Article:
How Feeling Lonely Kills (and How to Beat It)


It seems incomprehensible: the planet has more than 6 billion people, we have access to numerous gadgets that help keep up connected with others, social networking sites are booming, and yet a high percentage of people experience feeling lonely all--or nearly all--of the time. That includes people who have hundreds or thousands of “friends” on Facebook or followers on Twitter. Loneliness in this modern world is epidemic, and even worse, it can kill.

Psychoanalyst Frieda Fromm-Reichmann wrote about loneliness and said that at its core, it is the desire for intimacy.

As social creatures, we crave meaningful, intimate interactions with other people with whom we can feel safe and share our thoughts and desires. We don’t need a lot of such relationships—loneliness is about quality, not quantity—so having two or three good friends makes all the difference in the world.

Loneliness and Health

A 2013 article in New Republic called loneliness “a public health crisis,” a claim that may be supported by research from psychobiologists, who have reported that loneliness can be associated with a variety of emotional and physical diseases, including Alzheimer’s disease, cancer, diabetes, heart disease, high blood pressure, neurodegenerative diseases, and obesity.

Read more about loneliness and health issues

For example, an early experiment by a pioneer of loneliness research, University of Chicago social neuroscientist John Cacioppo, involved three groups of college undergraduates: the non-lonely, the sometimes lonely, and the lonely. Cacioppo’s team monitored the volunteers using various biosensors and lab tests. An analysis of their collected data revealed that students who had bodily symptoms of distress (high stress hormone levels, poor sleep) were the ones who were unhappy because they did not have close friends. These individuals also had poorer vascular resistance, a condition that contributes to high blood pressure. If this condition continues, it can lead to heart disease and death.

More recently, Cacioppo explained how loneliness interferes with sleep, executive functioning (the ability to make decisions and develop plans), and both physical and mental well-being, all of which “contribute to higher rates of morbidity and mortality in lonely older adults.” His research also has indicated that loneliness can change your genes, or “what genes are turned on and off in ways that help prepare the body for assaults, but that also increase the stress and aging on the body.”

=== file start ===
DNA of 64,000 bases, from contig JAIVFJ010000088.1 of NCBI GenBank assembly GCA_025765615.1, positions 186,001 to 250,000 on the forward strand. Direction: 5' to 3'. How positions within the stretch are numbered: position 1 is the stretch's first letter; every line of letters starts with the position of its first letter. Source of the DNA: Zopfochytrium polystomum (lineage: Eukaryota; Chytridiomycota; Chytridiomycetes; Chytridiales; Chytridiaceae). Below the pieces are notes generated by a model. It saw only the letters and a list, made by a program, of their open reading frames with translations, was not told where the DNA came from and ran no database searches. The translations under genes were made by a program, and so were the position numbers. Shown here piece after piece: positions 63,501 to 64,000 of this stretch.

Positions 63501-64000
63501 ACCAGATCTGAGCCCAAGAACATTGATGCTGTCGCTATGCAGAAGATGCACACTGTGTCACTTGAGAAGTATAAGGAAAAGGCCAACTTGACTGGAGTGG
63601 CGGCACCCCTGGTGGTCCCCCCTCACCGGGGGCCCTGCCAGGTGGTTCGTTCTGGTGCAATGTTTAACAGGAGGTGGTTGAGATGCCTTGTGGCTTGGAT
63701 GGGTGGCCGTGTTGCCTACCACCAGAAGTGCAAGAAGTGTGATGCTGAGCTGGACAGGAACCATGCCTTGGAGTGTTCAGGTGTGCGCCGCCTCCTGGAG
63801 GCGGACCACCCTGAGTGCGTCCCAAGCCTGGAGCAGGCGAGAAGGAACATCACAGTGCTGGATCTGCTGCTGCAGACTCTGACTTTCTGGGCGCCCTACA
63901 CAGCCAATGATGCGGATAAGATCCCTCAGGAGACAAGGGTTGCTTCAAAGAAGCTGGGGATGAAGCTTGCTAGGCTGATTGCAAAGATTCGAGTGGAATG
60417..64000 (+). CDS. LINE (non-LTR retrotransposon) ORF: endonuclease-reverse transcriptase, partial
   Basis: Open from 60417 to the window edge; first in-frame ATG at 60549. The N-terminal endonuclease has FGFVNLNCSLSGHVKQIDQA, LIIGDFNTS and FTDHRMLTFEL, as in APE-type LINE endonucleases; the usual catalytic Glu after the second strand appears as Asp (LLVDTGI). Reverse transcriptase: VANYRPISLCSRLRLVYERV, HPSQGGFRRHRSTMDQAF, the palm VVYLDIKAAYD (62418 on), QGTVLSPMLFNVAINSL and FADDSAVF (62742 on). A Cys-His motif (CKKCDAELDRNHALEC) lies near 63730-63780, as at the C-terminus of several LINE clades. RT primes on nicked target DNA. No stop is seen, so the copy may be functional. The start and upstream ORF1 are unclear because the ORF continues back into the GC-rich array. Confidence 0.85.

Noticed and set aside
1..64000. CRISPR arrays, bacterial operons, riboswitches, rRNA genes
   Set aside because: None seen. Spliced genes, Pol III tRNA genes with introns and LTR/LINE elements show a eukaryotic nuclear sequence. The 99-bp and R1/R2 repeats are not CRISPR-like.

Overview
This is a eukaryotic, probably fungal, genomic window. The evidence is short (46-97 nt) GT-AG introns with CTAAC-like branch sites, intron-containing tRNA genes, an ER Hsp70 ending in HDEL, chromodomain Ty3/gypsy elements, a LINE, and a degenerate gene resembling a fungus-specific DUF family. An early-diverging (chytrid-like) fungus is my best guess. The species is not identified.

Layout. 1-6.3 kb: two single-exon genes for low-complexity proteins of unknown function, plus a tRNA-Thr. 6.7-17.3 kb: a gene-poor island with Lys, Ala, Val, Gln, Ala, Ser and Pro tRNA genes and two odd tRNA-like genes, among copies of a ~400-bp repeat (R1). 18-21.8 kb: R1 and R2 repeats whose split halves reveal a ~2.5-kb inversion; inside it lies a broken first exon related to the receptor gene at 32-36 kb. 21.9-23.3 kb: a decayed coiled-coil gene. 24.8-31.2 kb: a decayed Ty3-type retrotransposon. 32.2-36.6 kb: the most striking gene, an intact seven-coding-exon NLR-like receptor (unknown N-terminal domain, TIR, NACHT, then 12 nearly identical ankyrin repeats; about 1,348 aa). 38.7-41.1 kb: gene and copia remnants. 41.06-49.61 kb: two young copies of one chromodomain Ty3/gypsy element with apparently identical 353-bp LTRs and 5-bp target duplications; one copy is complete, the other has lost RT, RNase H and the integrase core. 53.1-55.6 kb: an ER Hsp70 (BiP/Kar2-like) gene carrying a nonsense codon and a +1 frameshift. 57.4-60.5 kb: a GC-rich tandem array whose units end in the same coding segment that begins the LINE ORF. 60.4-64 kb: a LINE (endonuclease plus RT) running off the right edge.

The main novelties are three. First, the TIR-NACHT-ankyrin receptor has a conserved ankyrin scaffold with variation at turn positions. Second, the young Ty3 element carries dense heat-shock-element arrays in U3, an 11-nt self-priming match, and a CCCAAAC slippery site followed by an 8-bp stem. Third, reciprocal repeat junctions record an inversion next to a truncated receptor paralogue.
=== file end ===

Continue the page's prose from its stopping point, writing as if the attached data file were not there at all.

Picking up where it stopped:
More specifically:

  • Experts have shown that loneliness increases our risk of dying an early death by 45 percent and of developing dementia by 64 percent.
  • The loneliest people experience cognitive decline about 20 percent faster than people who are not lonely.
  • Loneliness and feeling depressed because of loneliness were found to be a bigger concern among 18- to 34-year-olds than among folks older than 55, according to the Mental Health Foundation.
  • While Facebook and other social media can be helpful, they also can worsen feelings of isolation and loneliness. According to Dr. Grant Blank at the Oxford Internet Institute, social media are not beneficial when they replace face-to-face interaction. He has noted that “People present an idealized version of themselves online and we expect to have social lives like those portrayed in the media,” and such comparisons can cause people to withdraw and feel more isolated.
  • The results of the UCLA loneliness scale administered to 120 young adults (60 men and 60 women) revealed that nearly two-thirds (62.5%) of the respondents expressed moderate to severe loneliness and that males reported more loneliness than females.



How to Beat Loneliness